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Versions: 00 01 02 03 04 draft-ietf-detnet-bounded-latency

DetNet                                                           N. Finn
Internet-Draft                               Huawei Technologies Co. Ltd
Intended status: Standards Track                          J-Y. Le Boudec
Expires: April 25, 2019                                  E. Mohammadpour
                                                                    EPFL
                                                                J. Zhang
                                             Huawei Technologies Co. Ltd
                                                                B. Varga
                                                               J. Farkas
                                                                Ericsson
                                                        October 22, 2018


                         DetNet Bounded Latency
                  draft-finn-detnet-bounded-latency-02

Abstract

   This document presents a parameterized timing model for Deterministic
   Networking (DetNet), so that existing and future standards can
   achieve the DetNet quality of service features of bounded latency and
   zero congestion loss.  It defines requirements for resource
   reservation protocols or servers.  It calls out queuing mechanisms,
   defined in other documents, that can provide the DetNet quality of
   service.

Status of This Memo

   This Internet-Draft is submitted in full conformance with the
   provisions of BCP 78 and BCP 79.

   Internet-Drafts are working documents of the Internet Engineering
   Task Force (IETF).  Note that other groups may also distribute
   working documents as Internet-Drafts.  The list of current Internet-
   Drafts is at https://datatracker.ietf.org/drafts/current/.

   Internet-Drafts are draft documents valid for a maximum of six months
   and may be updated, replaced, or obsoleted by other documents at any
   time.  It is inappropriate to use Internet-Drafts as reference
   material or to cite them other than as "work in progress."

   This Internet-Draft will expire on April 25, 2019.

Copyright Notice

   Copyright (c) 2018 IETF Trust and the persons identified as the
   document authors.  All rights reserved.




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   This document is subject to BCP 78 and the IETF Trust's Legal
   Provisions Relating to IETF Documents
   (https://trustee.ietf.org/license-info) in effect on the date of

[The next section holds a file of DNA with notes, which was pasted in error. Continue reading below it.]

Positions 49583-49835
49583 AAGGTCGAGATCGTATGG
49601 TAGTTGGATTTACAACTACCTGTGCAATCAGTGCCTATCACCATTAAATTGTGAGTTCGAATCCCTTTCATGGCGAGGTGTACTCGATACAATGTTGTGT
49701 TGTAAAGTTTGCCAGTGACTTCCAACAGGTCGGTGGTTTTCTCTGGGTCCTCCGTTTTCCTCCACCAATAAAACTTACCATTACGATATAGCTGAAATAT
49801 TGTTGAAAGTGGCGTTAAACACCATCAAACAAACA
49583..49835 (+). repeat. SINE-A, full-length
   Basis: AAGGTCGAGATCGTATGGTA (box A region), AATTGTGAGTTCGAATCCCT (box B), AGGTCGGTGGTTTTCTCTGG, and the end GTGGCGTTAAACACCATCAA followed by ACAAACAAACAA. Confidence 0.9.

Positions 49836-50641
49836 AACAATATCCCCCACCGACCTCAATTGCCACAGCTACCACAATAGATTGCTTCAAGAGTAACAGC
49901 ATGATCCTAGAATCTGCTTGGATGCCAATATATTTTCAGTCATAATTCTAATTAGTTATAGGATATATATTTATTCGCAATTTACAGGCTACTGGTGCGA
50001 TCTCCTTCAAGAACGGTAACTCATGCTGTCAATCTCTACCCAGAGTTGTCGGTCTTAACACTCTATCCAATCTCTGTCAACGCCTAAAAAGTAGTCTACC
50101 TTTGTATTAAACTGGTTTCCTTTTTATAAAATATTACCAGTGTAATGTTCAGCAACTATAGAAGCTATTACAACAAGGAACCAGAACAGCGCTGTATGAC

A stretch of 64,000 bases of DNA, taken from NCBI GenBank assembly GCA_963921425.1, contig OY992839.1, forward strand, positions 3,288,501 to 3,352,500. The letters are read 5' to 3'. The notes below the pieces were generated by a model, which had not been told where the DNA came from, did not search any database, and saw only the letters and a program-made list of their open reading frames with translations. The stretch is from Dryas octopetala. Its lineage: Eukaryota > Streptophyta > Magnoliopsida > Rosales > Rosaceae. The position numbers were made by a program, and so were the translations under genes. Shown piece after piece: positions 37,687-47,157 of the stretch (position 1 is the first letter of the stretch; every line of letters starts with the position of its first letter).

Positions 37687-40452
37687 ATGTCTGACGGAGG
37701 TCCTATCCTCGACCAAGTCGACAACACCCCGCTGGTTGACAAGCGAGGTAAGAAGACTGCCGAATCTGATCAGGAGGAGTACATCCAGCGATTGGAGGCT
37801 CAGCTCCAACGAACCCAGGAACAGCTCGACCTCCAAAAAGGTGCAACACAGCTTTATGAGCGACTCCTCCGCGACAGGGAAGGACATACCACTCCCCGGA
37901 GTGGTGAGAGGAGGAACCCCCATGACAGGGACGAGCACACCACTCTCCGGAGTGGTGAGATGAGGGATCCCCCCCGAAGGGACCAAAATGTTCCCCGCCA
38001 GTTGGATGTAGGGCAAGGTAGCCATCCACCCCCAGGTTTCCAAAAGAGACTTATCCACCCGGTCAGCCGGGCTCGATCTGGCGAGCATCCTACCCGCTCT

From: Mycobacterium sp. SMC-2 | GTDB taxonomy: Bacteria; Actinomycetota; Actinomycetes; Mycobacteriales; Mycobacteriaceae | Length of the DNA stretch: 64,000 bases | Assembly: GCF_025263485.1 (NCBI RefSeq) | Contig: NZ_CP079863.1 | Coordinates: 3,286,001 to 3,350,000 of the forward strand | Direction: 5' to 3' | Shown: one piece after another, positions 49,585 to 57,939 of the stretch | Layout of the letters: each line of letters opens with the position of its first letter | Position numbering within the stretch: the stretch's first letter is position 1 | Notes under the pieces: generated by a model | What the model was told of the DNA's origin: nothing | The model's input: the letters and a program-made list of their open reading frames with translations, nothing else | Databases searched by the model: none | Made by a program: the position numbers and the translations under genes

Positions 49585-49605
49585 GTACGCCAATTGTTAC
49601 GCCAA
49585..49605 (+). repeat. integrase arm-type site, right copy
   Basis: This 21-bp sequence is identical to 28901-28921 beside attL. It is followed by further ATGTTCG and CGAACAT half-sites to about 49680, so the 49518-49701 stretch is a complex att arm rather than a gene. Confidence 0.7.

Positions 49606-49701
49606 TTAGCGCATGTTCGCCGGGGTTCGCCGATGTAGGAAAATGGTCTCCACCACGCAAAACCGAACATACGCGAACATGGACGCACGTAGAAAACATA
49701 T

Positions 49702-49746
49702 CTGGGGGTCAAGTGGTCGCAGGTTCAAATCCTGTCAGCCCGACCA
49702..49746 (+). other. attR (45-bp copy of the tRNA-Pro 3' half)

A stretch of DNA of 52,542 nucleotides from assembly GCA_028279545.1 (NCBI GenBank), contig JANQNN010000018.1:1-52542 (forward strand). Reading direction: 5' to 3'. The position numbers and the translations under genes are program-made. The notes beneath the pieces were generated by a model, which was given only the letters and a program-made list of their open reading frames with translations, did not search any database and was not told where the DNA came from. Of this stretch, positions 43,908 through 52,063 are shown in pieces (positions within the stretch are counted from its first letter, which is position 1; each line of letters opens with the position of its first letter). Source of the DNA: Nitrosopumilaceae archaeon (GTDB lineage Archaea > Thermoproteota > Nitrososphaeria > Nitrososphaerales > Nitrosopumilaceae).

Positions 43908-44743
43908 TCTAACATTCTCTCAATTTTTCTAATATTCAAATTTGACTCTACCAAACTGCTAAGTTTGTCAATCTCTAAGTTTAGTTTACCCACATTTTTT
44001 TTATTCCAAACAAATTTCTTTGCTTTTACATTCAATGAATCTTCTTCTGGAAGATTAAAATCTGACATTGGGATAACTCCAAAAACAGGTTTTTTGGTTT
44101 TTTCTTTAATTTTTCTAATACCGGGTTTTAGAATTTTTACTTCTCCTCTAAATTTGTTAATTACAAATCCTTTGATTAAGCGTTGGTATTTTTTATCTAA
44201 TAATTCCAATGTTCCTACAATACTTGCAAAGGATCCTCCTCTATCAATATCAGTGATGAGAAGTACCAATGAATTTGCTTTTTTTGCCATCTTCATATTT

publication of this document.  Please review these documents
   carefully, as they describe your rights and restrictions with respect
   to this document.  Code Components extracted from this document must
   include Simplified BSD License text as described in Section 4.e of
   the Trust Legal Provisions and are provided without warranty as
   described in the Simplified BSD License.

Table of Contents

   1.  Introduction  . . . . . . . . . . . . . . . . . . . . . . . .   2
   2.  Conventions Used in This Document . . . . . . . . . . . . . .   4
   3.  Terminology and Definitions . . . . . . . . . . . . . . . . .   4
   4.  DetNet bounded latency model  . . . . . . . . . . . . . . . .   4
     4.1.  Flow creation . . . . . . . . . . . . . . . . . . . . . .   4
     4.2.  Relay system model  . . . . . . . . . . . . . . . . . . .   5
   5.  Computing End-to-end Latency Bounds . . . . . . . . . . . . .   7
     5.1.  Non-queuing delay bound . . . . . . . . . . . . . . . . .   7
     5.2.  Queuing delay bound . . . . . . . . . . . . . . . . . . .   8
       5.2.1.  Per-flow queuing mechanisms . . . . . . . . . . . . .   8
       5.2.2.  Per-class queuing mechanisms  . . . . . . . . . . . .   8
   6.  Achieving zero congestion loss  . . . . . . . . . . . . . . .  10
     6.1.  A General Formula . . . . . . . . . . . . . . . . . . . .  10
   7.  Queuing model . . . . . . . . . . . . . . . . . . . . . . . .  11
     7.1.  Queuing data model  . . . . . . . . . . . . . . . . . . .  11
     7.2.  Preemption  . . . . . . . . . . . . . . . . . . . . . . .  13
     7.3.  Time-scheduled queuing  . . . . . . . . . . . . . . . . .  13
     7.4.  Time-Sensitive Networking with Asynchronous Traffic
           Shaping . . . . . . . . . . . . . . . . . . . . . . . . .  13
     7.5.  IntServ . . . . . . . . . . . . . . . . . . . . . . . . .  15
   8.  Time-based DetNet QoS . . . . . . . . . . . . . . . . . . . .  19
     8.1.  Cyclic Queuing and Forwarding . . . . . . . . . . . . . .  19
     8.2.  Time Scheduled Queuing  . . . . . . . . . . . . . . . . .  19
   9.  Parameters for the bounded latency model  . . . . . . . . . .  20
     9.1.  Sender parameters . . . . . . . . . . . . . . . . . . . .  20
     9.2.  Relay system parameters . . . . . . . . . . . . . . . . .  21
   10. References  . . . . . . . . . . . . . . . . . . . . . . . . .  21
     10.1.  Normative References . . . . . . . . . . . . . . . . . .  21